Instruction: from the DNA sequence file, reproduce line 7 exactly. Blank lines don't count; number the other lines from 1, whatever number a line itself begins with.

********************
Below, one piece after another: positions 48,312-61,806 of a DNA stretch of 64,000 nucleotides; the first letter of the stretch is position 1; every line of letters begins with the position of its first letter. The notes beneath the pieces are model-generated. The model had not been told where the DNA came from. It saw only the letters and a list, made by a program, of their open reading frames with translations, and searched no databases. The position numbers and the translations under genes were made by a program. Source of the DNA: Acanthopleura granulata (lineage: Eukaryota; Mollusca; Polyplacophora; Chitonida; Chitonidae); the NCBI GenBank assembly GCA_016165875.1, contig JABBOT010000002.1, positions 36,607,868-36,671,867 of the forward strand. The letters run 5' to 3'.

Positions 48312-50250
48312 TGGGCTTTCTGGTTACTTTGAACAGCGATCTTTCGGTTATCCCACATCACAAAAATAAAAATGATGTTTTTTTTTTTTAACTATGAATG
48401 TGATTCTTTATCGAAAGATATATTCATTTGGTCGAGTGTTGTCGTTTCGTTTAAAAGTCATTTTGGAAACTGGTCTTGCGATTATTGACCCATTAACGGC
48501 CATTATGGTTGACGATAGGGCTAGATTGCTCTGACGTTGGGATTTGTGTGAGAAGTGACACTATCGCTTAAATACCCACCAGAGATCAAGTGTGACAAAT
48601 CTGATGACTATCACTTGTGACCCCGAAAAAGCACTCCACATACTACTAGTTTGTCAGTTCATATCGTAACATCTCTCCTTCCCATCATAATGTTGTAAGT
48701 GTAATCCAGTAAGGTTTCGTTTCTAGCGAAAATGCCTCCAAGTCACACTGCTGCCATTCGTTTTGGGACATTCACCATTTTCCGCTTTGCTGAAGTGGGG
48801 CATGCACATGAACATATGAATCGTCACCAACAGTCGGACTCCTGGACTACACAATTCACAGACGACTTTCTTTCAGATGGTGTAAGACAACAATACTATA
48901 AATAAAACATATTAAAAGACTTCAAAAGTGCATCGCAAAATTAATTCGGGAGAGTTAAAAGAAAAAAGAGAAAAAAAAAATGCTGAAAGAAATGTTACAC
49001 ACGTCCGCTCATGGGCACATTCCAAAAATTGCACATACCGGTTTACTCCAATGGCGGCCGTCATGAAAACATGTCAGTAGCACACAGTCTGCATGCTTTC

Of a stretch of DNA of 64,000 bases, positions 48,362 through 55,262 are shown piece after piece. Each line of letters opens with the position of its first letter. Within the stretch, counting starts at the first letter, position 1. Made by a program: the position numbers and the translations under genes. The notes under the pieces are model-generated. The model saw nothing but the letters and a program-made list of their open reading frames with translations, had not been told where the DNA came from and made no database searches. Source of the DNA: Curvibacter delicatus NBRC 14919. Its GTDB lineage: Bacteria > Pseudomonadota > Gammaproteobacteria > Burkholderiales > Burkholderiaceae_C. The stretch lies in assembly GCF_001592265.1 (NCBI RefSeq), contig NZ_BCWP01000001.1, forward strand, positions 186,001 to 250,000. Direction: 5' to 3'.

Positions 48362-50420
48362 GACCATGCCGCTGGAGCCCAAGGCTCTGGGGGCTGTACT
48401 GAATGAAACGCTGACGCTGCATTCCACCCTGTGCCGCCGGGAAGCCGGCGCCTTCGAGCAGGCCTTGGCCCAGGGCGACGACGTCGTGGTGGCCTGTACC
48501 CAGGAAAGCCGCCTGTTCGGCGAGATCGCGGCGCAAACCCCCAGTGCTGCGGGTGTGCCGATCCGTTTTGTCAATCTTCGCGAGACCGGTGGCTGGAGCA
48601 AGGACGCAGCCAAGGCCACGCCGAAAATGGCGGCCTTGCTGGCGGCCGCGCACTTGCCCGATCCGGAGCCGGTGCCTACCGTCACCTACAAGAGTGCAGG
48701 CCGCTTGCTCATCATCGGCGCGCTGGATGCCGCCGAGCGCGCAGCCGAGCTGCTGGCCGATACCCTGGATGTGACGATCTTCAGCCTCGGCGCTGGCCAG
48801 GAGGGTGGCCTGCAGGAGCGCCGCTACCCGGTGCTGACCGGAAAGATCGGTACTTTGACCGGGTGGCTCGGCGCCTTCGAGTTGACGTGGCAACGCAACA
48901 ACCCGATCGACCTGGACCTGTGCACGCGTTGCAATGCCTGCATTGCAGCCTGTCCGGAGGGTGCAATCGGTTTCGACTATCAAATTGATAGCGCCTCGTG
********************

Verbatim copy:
48701 GTAATCCAGTAAGGTTTCGTTTCTAGCGAAAATGCCTCCAAGTCACACTGCTGCCATTCGTTTTGGGACATTCACCATTTTCCGCTTTGCTGAAGTGGGG